“Alone in our own tropical paradise,” I announced as I lowered Eli from my back and wrung the sweat out of my shirt. “So that’s nice.”

“But not quite alone,” said Alisa. “There’s no-nos.”

I looked down at my legs and saw a cloud of the tiny biting flies that make the Marquesas a famously bad choice for beach vacations. No-nos lie thick on most Marquesan beaches, and, apparently, around Marquesan waterfalls, too.

“That’s not all,” I said, pointing at the cloud of insects around Eli’s tender visage. “Mosquitos.”

“At least there’s swimming,” said Alisa, nodding at the big pool of fresh water beneath the falls.

I walked over to the pool for a closer look. “Eel,” I reported. The folks on Sonsie had passed along a rumor about really big fresh water eels in the pool beneath the falls. For once the rumor was outrun by reality. “The size of a log,” I elaborated.

“I think I’ll skip the swim,” said Alisa.

We ate cheese and pilot bread and pamplemous, the champion citrus fruit of the Marquesas. And then we ran from the bugs.

Aside from the wildlife, though, all was very good. Outstanding tropical scenery, the ruins of a mysterious culture, and the descendants of that culture, still living in the valley, still speaking the Marquesan language. And the three of us. Not a bad mix for your average Wednesday.

Dad: "This is great!"

Little boy: "What country is this?"

Fording a stream.

A ruined paepae.

The valley got really narrow.

The eel.

The boy, touristed out.

On the way back we spoke with Augustine, who was cutting coconuts for copra. He was a big man, tattooed and wearing a boar’s tusk necklace and, incongruously to our eyes, a knit hat and sweatshirt. He sat in the woods by a fire of coconut husks that gave of a pungent, disagreeable odor that I have come to associate with the Marquesan bush. He held a machete in one hand, and a pile of cut-open coconuts was by his feet. We communicated with my handful of French words and lots of gesticulation. He explained that the copra is shipped to Pape’ete, he is paid 110 CFP per kilo, and can collect 1,000 kilos a week. That works out to $ 1,500 US in a week, at the rate we got from the bank when we posted bond. Not bad, though a six pack in Taiohae costs eighteen bucks.

I also came away from our talk with Augustine with a feeling that I’ve since felt in other bays that used to be heavily populated but then went through paroxysms of violence and epidemic and cultural disintegration and are now the homes of a few descendants of the survivors. I get the impression, accurate or not, of people like Augustine crouching in the ruins of a civilization that has become mysterious to them. As my child’s children’s children might some day.

Augustine. The fire is to keep the no-nos from bodily carrying him away.
We continued down the track and came to Monette’s place. As promised, she gave us bananas and limes and pamplemous, all that we could carry. When you speak almost none of a country’s language there is great variability in how well the locals can communicate with you. Some, like Augustine, zero in on the few words that you know and pantomime up a storm so that you almost feel like you’re conversing, while others, like Monette, just repeat the same phrases that you don’t understand over and over. So we were a little hard pressed to understand her abundant gift. The kitchen of her house almost looked like a little restaurant, and we wondered if she was selling us the fruit. I guess that trade and commerce are a lot easier for us to understand than the sort of generosity that entails gifts to strangers who happen to be walking by your house. Alisa gave Monette a lighter from her backpack, and Monette accepted it, but with an indifference that said she didn’t really expect anything from us. And then we said goodbye, a little baffled by the interaction.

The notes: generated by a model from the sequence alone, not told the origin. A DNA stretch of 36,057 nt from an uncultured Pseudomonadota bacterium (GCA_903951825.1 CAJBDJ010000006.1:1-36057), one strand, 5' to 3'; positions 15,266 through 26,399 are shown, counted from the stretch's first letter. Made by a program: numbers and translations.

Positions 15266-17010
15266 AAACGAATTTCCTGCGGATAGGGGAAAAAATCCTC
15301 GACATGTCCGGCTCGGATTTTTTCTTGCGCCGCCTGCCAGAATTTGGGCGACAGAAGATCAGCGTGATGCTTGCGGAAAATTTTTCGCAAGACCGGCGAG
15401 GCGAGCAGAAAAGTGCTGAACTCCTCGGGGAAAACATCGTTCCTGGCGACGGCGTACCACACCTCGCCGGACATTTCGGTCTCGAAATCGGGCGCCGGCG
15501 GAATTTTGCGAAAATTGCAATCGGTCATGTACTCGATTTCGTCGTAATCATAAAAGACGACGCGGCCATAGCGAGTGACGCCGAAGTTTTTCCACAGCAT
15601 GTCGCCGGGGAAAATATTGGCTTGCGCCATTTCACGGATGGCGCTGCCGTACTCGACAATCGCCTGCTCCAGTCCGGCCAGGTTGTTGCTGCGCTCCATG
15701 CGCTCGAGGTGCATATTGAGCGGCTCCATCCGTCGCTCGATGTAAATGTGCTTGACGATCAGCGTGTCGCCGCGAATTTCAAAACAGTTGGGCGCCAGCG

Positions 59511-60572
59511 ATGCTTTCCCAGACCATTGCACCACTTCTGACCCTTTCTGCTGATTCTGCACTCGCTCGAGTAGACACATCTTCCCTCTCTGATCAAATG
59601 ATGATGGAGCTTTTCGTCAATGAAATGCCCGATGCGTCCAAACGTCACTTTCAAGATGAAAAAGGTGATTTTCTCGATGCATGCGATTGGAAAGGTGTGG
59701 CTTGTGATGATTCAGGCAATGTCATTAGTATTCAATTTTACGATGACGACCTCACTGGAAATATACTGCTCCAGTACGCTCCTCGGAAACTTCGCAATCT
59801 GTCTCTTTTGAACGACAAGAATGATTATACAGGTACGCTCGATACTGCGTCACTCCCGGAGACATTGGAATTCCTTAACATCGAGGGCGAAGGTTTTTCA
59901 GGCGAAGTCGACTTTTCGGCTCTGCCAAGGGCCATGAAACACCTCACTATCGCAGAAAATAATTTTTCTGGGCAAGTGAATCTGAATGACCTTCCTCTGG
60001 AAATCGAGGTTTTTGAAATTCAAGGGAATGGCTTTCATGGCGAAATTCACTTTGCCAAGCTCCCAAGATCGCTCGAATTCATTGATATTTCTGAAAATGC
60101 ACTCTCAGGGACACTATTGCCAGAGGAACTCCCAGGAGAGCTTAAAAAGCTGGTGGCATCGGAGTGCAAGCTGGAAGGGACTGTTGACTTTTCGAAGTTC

Monette's house.

When we made it back to Tonga’s beach we found the husband and wife crew of Backlash, a west coast U.S. boat, with their dinghy on the beach next to ours. The man was thin and frowning, with a face that reminded me of timeless advice of my mother’s.

Years ago, when I was a little lad, my dear mom said, “Never trust someone with a mouth like a chicken’s asshole.”

The man asked us about the walk. How far was it? Was the waterfall worth seeing? I explained that the waterfall was nearly dry but the walk was fantastic. He didn’t look convinced.

“The fellow who lives here sells mangoes,” he said. “Five hundred francs for eight of them. Not even fruit is cheap in this paradise.” He put the last word in finger quotes.

We started talking about the Tuomotus. They were going soon. I repeated Pierre’s recommendation to stay a week or more at each atoll to make the visit worthwhile.

“Well, that’s not going to happen,” he answered. After a pause he added, “It’s rough that we have to go to sea again for four days to get there, right after the three weeks it took us just to get here. They should make these islands closer to each other.” He laughed briefly, a sound like pebbles rattling in a can, laughing at himself for making such an improbable complaint, but also complaining nonetheless. “We can’t wait to get to the Societies. Tahiti, Bora Bora.”